PERSONAL RATING: 5/10
COUNTRY OF ORIGIN: Japan
DATE OF RELEASE: Dec 18th, 1999
MOVIE DURATION: 1 hour, 44 minutes
CAST: Matsuda Ryuhei, Takeda Shinji, Matoba Koji, Asano Tadanobu, Beat Takeshi,
Set during Japan’s Shogun era, this film looks at life in a samurai compound where young warriors are trained in sword-fighting. A number of interpersonal conflicts are brewing in the training room, all centering around a handsome young samurai named Kano Sozaburo. The school’s stern master can choose to intervene, or to let Kano decide his own path.
I think most people are looking at the movie from a single perspective. Who loved whom was never really the issue; the movie is overflowing with modernistic themes (as many have already noted) and self-criticism is at the focus of the story.
One of the most noticeable indicators is how the Shinsen-gumi uniforms were completely off, as the Shinsen militia was famously known for their white-and-blue uniforms. Thus not including them in the movie was no mistake on the director’s part. Another indicator is how we never really find out much about Kano’s motives or his past and how inconclusive the ending is.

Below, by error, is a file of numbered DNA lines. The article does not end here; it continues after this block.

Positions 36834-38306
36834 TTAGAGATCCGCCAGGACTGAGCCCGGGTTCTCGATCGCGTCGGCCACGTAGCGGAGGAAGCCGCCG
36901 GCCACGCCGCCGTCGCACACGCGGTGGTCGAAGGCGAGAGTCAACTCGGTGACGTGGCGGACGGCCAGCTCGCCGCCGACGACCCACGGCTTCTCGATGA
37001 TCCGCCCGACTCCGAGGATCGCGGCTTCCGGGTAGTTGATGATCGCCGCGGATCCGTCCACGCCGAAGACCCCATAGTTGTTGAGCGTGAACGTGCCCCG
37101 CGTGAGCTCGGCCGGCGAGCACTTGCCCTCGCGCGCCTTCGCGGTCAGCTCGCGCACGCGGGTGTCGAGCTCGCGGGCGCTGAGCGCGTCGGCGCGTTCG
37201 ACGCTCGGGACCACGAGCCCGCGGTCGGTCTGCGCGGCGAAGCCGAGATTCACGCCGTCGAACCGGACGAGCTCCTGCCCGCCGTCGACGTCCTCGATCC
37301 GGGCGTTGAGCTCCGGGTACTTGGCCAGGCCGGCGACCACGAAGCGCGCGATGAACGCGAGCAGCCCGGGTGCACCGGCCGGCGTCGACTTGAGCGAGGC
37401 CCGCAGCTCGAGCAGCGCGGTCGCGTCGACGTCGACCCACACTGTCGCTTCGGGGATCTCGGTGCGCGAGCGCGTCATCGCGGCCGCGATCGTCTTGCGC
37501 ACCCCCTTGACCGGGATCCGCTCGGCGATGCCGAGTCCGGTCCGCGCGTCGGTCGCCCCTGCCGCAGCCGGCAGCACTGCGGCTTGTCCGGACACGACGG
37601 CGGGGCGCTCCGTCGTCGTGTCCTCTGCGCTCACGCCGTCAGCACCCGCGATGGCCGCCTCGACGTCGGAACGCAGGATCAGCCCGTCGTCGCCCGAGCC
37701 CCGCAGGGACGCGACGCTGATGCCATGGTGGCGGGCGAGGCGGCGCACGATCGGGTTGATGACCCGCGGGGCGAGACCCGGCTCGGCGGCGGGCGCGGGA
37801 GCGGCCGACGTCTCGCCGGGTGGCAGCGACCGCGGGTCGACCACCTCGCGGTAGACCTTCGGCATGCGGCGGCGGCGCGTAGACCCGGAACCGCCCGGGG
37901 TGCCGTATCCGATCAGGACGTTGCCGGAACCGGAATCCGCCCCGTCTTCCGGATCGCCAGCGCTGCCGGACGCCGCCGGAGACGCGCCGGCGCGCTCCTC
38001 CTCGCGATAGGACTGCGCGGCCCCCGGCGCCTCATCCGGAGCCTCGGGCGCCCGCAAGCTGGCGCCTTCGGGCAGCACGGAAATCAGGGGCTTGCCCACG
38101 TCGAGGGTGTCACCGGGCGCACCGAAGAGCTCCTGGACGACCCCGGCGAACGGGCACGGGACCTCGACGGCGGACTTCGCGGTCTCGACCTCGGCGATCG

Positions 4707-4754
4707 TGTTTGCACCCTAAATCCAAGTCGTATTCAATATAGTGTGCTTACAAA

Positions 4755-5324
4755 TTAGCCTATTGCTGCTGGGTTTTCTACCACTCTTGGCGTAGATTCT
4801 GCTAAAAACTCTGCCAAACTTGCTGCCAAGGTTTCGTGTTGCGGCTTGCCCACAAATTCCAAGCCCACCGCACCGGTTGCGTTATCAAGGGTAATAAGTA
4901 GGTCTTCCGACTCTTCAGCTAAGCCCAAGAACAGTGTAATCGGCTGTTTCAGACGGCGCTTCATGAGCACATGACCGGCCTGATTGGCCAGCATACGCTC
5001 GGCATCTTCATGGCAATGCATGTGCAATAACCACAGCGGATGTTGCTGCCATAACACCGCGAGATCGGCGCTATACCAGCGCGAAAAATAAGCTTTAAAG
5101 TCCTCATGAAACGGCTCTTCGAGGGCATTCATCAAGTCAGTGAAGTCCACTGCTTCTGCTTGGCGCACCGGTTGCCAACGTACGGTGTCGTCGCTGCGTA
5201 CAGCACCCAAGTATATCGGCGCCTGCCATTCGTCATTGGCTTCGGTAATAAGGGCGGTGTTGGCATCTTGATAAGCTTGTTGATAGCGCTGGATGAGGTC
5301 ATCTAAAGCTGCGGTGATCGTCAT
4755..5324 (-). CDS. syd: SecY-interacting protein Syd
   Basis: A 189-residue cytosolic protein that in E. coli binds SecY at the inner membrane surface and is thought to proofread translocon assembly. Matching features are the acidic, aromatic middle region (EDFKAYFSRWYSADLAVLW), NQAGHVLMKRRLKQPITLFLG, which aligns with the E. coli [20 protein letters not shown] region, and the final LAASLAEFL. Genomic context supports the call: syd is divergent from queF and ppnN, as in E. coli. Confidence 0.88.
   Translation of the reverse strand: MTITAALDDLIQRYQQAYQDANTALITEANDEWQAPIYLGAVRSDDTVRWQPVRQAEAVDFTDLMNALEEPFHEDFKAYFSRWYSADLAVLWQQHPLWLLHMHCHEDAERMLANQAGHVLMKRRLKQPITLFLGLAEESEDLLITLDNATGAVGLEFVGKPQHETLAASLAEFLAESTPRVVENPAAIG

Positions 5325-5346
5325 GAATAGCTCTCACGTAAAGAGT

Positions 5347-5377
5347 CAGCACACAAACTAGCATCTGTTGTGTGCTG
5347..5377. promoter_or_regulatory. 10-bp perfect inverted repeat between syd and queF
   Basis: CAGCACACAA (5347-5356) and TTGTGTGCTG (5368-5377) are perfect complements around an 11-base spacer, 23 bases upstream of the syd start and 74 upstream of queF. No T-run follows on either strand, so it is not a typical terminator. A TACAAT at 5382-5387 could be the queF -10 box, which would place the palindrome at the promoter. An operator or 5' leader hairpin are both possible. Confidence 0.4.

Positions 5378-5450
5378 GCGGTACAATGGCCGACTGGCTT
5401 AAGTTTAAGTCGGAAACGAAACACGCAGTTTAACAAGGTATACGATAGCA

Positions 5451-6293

In fact, the whole movie is up for interpretation and not even watching it twice (which I did) would enable the audience to fully make sense of the events that happen throughout. In that sense, the movie tries too hard to be artistic or to transcend the setting and the time period into more abstract ideas and criticism pertaining to the modern Japanese society. What results is a messy string of scenes with characters we do not understand but somehow serve the director, Oshima’s, overarching purpose.
The events could have been set in modern Japan for all we care and the story would have retained its flavor and may have even fared better (since the characters tote some very modern concepts of sexuality). That kind of flexibility is not necessarily so bad when the director is trying to get a certain message across, but the problem is when the characters are so simply caricatured.
In the end, I’m left with more questions than answers and I have no idea what I just watched. Is it art, a daring work that tackles eroticism? Is it a criticism of taboos (especially ofthe homosexual variety)? I don’t know what ‘Gohatto’ is and I only have an inkling of an idea as to what it was supposed to stand for. Apparently, Oshima is not beginner when it comes to expressing what is, by society norms, considered taboo. Perhaps ‘Gohatto’ was yet another exploration of that taboo, which proved to be his last.
Back in December 1999, ‘Gohatto’ was a complete commercial success, but I wonder how many of the millions that flocked to see it left the cinema theaters with at least a basic understanding of what they’ve just seen.